The Pew Research Center has added a survey category to its ongoing study of how Americans use their connected phones. Adding to historical behaviors such as texting, emailing, browsing, downloading apps, and getting directions, listening to music is a component of Pew’s latest report.

The headline statistic is this: 48 percent of all cell phone owners listen to music on their phones. The sample size was 2,076.

Men tend toward listening more than women, 51 percent to 45 percent. Phone listening is a youth activity predominantly, with 80 percent of positive responses falling in the 18-29 year-old population. Generally, more education transfers to more listening. Likewise with more money: households with incomes above $75,000 contained 58 percent of positive responses. Urban listeners outnumber suburban listeners, which in turn use cell phone for music more than rural residents.

The survey was conducted in April and May of this year.

Tunecore has paid musicians $330M in royalties

Thursday, October 17, 2013 - 12:40pm

Tunecore, one of several intermediaries that provide a gateway to digital distribution for independent musicians, announced on its blog that 330-million dollars has been paid out to musician clients during the company’s seven-year history.

Tunecore represents an interesting and significant service category in digital music. Its rise, along with that of CD Baby and others, emblemizes the replacement of old-world career agencies with technology platforms, just as digital listening has displaced analog music products. Tunecore and its ilk are distributors to retail outlets, but also have replaced A&R departments and artist managers to some extent.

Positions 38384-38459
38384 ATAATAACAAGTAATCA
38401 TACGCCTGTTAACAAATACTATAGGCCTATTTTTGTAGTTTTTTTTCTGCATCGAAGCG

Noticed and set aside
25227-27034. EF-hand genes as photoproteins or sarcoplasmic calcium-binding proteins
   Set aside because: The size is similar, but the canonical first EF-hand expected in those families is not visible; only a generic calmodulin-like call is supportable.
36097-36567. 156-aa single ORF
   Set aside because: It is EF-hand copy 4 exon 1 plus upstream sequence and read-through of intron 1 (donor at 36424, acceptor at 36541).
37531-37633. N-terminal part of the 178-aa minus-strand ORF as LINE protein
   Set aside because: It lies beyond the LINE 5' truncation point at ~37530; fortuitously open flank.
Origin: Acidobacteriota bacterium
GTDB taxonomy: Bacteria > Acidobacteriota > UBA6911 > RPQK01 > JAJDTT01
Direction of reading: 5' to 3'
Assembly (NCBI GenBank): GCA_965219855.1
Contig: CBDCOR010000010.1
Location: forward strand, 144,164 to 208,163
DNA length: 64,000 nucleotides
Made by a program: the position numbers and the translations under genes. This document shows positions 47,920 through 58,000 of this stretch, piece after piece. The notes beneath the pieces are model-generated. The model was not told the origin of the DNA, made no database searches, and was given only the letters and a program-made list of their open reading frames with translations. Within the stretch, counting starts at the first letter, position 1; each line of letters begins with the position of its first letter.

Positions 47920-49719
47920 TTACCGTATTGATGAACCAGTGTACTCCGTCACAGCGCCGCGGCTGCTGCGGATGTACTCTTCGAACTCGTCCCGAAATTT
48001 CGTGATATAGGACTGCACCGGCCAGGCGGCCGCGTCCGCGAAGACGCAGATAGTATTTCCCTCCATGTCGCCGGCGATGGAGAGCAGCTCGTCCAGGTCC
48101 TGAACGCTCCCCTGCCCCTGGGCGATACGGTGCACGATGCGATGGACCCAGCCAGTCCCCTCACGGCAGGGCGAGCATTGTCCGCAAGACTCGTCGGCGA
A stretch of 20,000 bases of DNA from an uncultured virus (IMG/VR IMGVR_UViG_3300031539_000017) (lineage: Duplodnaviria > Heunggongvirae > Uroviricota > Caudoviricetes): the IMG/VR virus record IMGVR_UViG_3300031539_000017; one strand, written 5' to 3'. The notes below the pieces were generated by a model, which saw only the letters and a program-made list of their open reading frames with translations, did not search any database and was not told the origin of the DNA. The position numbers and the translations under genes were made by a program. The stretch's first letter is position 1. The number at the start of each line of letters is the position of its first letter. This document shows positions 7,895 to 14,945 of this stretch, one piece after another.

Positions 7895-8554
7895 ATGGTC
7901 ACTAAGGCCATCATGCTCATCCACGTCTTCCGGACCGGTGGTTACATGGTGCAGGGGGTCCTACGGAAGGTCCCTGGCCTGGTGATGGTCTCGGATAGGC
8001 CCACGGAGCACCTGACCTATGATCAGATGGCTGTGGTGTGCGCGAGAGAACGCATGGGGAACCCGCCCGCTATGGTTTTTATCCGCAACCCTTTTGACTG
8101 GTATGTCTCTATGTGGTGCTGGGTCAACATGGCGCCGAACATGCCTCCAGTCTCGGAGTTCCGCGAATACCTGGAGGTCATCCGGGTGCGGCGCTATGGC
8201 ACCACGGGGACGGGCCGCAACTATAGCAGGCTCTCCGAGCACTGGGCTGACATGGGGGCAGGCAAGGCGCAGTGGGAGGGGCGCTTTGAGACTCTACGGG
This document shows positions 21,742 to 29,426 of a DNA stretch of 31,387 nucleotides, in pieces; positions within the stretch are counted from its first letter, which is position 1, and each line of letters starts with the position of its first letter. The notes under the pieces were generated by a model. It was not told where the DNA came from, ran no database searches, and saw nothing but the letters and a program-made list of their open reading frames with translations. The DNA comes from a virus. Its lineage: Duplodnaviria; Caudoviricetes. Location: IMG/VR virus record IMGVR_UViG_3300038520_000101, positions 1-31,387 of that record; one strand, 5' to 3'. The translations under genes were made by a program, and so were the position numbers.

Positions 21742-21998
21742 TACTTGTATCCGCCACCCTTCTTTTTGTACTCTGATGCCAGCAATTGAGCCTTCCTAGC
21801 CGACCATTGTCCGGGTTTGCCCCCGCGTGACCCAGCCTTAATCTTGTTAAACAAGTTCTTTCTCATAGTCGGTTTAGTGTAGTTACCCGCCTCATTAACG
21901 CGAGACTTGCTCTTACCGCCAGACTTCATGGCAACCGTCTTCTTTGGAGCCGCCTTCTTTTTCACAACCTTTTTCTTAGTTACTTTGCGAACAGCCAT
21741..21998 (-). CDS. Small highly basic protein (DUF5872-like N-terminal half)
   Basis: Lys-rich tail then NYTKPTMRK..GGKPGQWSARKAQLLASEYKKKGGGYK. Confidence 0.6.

Tunecore’s essential business is putting recorded music into streaming music services like Spotify and Rhapsody, and download stores like iTunes and Amazon. Its clients are indie artists who own their own labels and fully control their recorded masters. The core values are distribution and bookkeeping. For relatively low fees, aggregators like Tunecore and CD Baby place music in large portfolios of commercial outlets, track streaming and purchasing, issue earning statements, and write royalty checks.